Time is precious. It’s not savable. Whatever time you spend, you don’t get back.
Your schedule is your budget. The time given to people or activities represents how much you value them.
Except, of course, it doesn’t.
If you listed how you spent your time over the last 24 hours, would it reflect the value you derive from those activities?
My most time-consuming activity today was cleaning out the garage and moving things to a storage facility. That’s definitely not what I value most.
Now, over weeks, months, and years, we may budget time with more of an eye toward personal value.
But perhaps we shouldn’t budget all of it.
In an interview, Bill Gates once talked about how billionaire Warren Buffett taught him a valuable lesson about time. The famed investor showed his calendar. Nothing was listed for weeks. And it changed the way the Microsoft founder thought. “There are all these demands and you feel like you need to go and see all these people,” he said. “It’s not a proxy of your seriousness that you fill every minute in your schedule.”
During a business disruption, it’s tempting to act quickly and schedule every moment in service of the changes we want to make.
Last week, I spoke with a content leader who told me how the business she works for pivoted hard to creating content the last eight weeks. She and her team have been busier and more sought after than ever. She said yes to most requests, pushing herself and her team to the limit. And yet she’s finding every new Zoom meeting, task, and project less satisfying than the one before. She got exactly what she wanted, yet it felt like a Pyrrhic victory. Both she and the company were worse off for the efforts.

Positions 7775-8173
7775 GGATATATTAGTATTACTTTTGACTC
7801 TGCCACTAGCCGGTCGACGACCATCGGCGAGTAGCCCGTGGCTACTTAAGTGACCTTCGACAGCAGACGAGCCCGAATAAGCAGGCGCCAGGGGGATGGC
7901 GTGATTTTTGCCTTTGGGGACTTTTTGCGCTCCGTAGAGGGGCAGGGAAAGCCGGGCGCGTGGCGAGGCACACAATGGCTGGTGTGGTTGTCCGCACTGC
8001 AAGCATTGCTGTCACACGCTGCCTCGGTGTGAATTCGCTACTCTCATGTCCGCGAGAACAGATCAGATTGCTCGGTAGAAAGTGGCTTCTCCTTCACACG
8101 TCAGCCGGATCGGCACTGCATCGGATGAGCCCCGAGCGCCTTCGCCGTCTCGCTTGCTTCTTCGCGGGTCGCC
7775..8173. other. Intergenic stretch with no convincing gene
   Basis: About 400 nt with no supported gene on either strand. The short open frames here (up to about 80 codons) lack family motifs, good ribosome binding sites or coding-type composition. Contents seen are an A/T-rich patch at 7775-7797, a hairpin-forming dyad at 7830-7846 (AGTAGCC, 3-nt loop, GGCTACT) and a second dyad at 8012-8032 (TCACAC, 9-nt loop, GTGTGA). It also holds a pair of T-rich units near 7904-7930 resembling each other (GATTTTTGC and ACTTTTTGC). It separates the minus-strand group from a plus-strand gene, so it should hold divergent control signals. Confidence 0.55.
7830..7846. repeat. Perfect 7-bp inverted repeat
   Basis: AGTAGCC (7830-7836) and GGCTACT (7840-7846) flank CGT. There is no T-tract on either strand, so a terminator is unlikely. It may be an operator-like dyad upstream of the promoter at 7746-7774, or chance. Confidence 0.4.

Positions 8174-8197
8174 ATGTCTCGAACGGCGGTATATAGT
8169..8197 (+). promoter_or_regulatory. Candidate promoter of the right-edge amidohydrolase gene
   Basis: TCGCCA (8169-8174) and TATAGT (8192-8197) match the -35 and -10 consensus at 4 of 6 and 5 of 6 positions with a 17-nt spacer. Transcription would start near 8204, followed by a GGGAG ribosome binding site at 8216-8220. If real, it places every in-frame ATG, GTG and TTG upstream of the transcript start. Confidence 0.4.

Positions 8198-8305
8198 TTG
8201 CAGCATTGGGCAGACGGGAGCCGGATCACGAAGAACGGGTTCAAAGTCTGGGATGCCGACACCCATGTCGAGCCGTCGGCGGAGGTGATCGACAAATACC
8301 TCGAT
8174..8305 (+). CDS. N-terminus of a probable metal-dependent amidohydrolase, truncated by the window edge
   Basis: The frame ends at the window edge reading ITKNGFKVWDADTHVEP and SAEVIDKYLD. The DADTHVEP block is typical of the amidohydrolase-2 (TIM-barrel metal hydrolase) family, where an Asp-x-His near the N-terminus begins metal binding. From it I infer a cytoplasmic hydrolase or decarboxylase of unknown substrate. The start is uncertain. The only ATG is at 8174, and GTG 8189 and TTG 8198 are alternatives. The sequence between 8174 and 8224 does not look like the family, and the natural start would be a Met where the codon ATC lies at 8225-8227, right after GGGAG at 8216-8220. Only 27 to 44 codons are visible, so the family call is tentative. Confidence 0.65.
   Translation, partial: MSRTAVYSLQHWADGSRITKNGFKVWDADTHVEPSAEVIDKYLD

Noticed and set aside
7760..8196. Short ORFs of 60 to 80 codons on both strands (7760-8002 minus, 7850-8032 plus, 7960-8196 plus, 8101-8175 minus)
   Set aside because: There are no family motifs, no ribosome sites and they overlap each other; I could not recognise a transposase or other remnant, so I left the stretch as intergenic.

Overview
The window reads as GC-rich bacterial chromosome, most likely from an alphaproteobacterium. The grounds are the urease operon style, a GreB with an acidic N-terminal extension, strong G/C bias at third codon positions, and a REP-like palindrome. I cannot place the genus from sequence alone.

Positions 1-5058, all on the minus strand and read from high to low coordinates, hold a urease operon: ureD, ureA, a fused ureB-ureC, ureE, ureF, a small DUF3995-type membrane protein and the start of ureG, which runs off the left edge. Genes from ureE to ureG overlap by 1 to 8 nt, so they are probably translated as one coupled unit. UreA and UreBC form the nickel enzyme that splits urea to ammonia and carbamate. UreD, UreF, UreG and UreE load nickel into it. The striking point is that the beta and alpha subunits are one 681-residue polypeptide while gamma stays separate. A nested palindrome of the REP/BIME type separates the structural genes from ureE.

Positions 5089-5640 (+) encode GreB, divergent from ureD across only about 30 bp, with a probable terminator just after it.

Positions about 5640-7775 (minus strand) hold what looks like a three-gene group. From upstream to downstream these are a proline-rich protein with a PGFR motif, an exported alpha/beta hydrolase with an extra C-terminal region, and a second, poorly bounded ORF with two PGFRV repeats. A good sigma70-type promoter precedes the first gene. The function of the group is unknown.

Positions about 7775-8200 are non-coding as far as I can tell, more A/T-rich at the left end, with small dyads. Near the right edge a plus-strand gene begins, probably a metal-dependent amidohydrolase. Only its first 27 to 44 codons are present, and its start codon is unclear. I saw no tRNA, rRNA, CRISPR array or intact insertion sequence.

Doesn’t it feel better to agree to take on an extra task, meet for a half-hour “pick your brain” session, review that blog, join that twentieth Zoom call because you want to rather than when you feel you should?
When we fill our schedules with responsibilities, tasks, and priorities that make everyone happy except ourselves, we risk losing sight of how valuable time is. And we deplete our ability to spend quality time on anything at all.
In Meeting the Challenge of Disruptive Change, author and professor Clayton Christensen wrote that managers should take time to understand what type of change is possible before diving into the changes an organization says they should. “Understanding a problem is the most crucial step in solving it,” he wrote.
Yes, you should schedule regular breaks, get enough sleep, organize time to be away from work, and practice self-care.
But, perhaps you should also try scheduling nothing, practice the art of leaving white space in your schedules. Maybe you should try spending no time at all. You might find it helps you solve the big challenges you should solve. And it might also help you want to solve the big challenges you could solve.
It’s your story. Tell it well.